With thee conversing I forget all time,
All seasons, and their change; all please
Sweet is the breath of morn, her rising sweet,
With charm of earliest birds.
We gotta be free —
The eagle and me.
Edgar Y. Harburg
The Admiral says that he never beheld so fair a thing: trees all along the river, beautiful and green, and different from ours, with flowers and fruits each according to their kind, many birds and little birds which sing very sweetly.
The wakeful nightingale,
She all night long her amorous descant sung;
Silence was pleased: now glowed the firmament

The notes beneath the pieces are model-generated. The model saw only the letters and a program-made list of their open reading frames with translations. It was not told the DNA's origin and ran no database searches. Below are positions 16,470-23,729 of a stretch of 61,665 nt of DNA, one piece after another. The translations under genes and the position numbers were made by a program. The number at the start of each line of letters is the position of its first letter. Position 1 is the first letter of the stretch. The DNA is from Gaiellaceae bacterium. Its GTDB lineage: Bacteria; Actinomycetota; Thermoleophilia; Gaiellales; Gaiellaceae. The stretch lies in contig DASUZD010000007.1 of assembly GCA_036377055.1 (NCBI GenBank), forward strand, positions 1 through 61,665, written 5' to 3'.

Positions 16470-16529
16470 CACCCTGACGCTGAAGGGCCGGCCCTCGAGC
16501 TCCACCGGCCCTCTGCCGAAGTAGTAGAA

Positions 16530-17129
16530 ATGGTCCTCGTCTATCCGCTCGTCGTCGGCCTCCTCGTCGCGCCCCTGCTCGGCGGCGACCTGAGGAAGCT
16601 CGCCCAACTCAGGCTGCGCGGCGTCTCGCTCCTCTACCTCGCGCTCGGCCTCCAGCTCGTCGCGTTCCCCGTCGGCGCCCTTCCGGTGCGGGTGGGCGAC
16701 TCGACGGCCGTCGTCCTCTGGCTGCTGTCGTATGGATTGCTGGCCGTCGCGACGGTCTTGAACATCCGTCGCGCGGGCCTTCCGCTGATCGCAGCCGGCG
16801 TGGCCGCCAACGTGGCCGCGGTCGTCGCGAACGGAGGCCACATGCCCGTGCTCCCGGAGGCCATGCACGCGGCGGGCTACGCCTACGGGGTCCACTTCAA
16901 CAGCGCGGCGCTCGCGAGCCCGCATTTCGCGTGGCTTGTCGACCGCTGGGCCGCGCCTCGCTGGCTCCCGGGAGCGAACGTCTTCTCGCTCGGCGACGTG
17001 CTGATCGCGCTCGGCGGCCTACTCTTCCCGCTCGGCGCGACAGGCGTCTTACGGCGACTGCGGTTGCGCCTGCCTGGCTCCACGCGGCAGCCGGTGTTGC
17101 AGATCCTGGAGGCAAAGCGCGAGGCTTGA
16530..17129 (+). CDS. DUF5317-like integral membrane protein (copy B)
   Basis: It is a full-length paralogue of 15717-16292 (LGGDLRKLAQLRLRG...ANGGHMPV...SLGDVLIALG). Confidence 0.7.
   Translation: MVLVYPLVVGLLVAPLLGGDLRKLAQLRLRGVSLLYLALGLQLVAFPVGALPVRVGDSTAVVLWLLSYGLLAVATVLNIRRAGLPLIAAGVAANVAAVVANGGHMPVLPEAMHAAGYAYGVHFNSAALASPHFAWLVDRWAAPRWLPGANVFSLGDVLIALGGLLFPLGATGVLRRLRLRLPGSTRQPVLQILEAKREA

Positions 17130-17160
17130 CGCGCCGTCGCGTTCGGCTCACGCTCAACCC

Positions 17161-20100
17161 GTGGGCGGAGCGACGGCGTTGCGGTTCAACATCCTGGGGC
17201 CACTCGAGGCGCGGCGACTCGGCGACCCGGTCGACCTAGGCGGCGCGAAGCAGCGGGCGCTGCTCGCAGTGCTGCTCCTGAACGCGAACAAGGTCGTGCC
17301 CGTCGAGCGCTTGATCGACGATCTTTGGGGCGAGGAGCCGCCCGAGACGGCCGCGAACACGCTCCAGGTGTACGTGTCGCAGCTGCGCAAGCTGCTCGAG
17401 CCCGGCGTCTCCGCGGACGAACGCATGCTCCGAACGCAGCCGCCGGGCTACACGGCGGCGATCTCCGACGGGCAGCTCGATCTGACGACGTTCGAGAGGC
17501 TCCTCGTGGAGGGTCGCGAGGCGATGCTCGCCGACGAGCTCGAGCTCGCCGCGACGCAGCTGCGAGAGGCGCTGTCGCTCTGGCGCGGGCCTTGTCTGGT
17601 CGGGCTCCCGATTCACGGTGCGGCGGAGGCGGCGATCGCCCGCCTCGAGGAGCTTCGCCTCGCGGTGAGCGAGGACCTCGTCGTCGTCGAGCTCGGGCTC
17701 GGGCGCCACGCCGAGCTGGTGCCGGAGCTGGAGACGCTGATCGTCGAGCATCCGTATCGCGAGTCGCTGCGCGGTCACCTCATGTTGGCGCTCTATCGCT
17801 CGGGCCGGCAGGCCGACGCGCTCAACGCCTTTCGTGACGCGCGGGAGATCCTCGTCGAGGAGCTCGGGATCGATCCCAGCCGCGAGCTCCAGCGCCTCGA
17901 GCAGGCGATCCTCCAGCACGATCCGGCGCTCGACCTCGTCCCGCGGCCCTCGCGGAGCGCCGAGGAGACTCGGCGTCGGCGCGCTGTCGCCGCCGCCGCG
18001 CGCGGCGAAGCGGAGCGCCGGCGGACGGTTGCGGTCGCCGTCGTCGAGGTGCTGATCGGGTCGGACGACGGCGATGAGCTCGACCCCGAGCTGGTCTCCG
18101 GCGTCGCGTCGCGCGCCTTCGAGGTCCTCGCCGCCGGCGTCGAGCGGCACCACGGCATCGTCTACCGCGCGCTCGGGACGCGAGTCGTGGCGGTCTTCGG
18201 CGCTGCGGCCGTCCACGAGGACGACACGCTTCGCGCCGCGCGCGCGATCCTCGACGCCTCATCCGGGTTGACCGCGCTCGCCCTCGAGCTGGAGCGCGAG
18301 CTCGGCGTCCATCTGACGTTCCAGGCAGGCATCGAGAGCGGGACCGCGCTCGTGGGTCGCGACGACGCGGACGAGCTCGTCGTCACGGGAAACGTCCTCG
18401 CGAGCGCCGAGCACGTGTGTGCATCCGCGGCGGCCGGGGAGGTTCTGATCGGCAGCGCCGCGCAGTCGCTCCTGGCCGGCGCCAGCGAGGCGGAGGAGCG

With living sapphires: Hesperus, that led
The starry host, rode brightest, till the moon,
Rising in clouded majesty, at length
Apparent queen unveiled her peerless light,
And o’er the dark her silver mantle threw.
Where then does wisdom come from?
Where does understanding dwell?
It is hidden from the eyes of every living thing,
concealed even from the birds in the sky.
All nature seems at work. Slugs leave their lair-
The bees are stirring- birds are on the wing –
And Winter slumbering in the open air,
Wears on his smiling face a dream of Spring!
And I the while, the sole unbusy thing,
Nor honey make, nor pair, nor build, nor sing.
A bird of the air shall carry the voice, and
that which hath wings shall tell the matter.
Now the summer came to pass
And flowers through the grass
While all the tribes of birds sang.
Avoid the reeking herd,
Shun the polluted flock,
Live like that stoic bird
The eagle of the rock.
Their ships are swift as a bird or thought.